The draft National Recovery Plan for albatrosses and petrels (2021) is available for comment in accordance with the provisions of the Environment Protection and Biodiversity Conservation Act 1999 (EPBC Act) until 27 August 2021. This recovery plan is the third plan for threatened albatross and petrel species under the EPBC Act and will replace the previous plan adopted in 2011.

The objective of the recovery plan is to improve the conservation of albatrosses and petrels so their status in Australia is no longer threatened.


The draft National Recovery Plan for albatrosses and petrels (2021) provides a national strategy to guide the activities of government, industry, research organisations, and other stakeholders in the protection, conservation and management of listed threatened albatross and petrel species. The plan outlines the research and management actions necessary to stop the decline of, and support the recovery of the species, so that their chances of long-term survival in nature are maximised. The plan also outlines the major benefits to other albatross and petrel species that are not listed as threatened, but will be affected by the implementation of the plan.

The recovery plan recognises that threatened albatrosses and petrels will take longer than the 10-year life of the current plan to recover. It further acknowledges that a recovery plan should remain in place for affected species until such time as the conservation status of the species breeding and/or foraging in Australian jurisdiction has improved to the point where populations are considered secure. The plan aims to provide continuity for recovery actions for these long-lived species, and also recognises that within the five-year timeframe for reviewing progress under a recovery plan there is insufficient time to determine accurately changes affecting the recovery of the species within Australian jurisdiction. The plan also aims to provide continuity for international advocacy by Australia, particularly through the Agreement on the Conservation of Albatrosses and Petrels, relevant regional fisheries and conservation bodies, and through engaging with range states, and international bodies with an interest an expertise in conserving the species.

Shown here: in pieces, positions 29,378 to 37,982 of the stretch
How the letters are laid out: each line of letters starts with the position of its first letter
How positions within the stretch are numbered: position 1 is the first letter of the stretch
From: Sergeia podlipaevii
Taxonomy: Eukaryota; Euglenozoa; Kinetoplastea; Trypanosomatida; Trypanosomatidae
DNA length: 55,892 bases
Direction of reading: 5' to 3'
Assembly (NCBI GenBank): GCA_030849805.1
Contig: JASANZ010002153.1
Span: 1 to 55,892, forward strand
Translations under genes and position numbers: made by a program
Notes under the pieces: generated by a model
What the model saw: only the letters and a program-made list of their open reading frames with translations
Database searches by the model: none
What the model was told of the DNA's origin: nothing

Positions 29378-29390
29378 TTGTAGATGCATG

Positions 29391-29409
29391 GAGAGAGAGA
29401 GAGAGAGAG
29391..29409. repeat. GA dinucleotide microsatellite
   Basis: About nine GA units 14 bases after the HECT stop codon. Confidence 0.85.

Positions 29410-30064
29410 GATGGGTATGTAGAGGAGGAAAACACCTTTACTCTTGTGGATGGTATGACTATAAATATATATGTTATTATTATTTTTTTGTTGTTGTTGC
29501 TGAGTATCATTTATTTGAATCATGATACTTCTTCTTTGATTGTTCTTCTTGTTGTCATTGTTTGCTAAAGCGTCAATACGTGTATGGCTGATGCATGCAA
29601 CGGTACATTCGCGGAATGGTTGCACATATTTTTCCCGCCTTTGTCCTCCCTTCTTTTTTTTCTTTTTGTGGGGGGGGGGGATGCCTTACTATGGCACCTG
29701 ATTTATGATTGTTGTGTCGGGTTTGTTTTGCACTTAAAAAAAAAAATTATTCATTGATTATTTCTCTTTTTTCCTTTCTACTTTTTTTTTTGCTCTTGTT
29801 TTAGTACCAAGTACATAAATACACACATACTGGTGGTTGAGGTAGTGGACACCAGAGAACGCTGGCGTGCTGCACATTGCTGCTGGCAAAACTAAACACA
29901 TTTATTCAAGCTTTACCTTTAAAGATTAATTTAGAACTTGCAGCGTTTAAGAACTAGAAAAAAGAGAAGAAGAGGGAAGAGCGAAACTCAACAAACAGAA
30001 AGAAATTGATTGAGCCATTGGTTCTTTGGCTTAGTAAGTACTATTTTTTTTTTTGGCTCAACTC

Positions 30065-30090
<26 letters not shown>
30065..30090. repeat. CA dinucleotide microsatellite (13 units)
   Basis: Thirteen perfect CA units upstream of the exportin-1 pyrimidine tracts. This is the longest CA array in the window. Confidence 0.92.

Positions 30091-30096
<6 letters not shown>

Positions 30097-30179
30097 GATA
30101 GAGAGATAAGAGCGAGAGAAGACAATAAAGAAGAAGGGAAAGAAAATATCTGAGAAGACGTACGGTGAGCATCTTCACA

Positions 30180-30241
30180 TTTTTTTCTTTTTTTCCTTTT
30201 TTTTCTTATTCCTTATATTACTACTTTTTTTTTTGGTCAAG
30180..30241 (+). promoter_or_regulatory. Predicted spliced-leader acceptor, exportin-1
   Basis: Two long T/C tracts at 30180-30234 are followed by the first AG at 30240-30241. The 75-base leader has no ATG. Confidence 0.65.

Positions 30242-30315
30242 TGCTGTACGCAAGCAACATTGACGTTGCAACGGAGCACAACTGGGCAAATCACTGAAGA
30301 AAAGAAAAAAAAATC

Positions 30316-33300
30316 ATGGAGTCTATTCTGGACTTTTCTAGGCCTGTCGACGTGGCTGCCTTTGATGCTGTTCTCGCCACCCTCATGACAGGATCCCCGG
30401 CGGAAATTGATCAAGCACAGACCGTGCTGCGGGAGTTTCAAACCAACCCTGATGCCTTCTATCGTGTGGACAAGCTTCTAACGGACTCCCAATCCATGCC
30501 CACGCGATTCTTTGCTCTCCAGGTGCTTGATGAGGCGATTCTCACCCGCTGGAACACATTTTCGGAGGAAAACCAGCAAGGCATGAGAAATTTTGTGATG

The long-term vision under this recovery plan is that the albatross and petrel species’ populations breeding and/or foraging in Australian jurisdiction have increased to such a size that the species no longer qualify for listing as threatened under any of the EPBC Act listing criteria.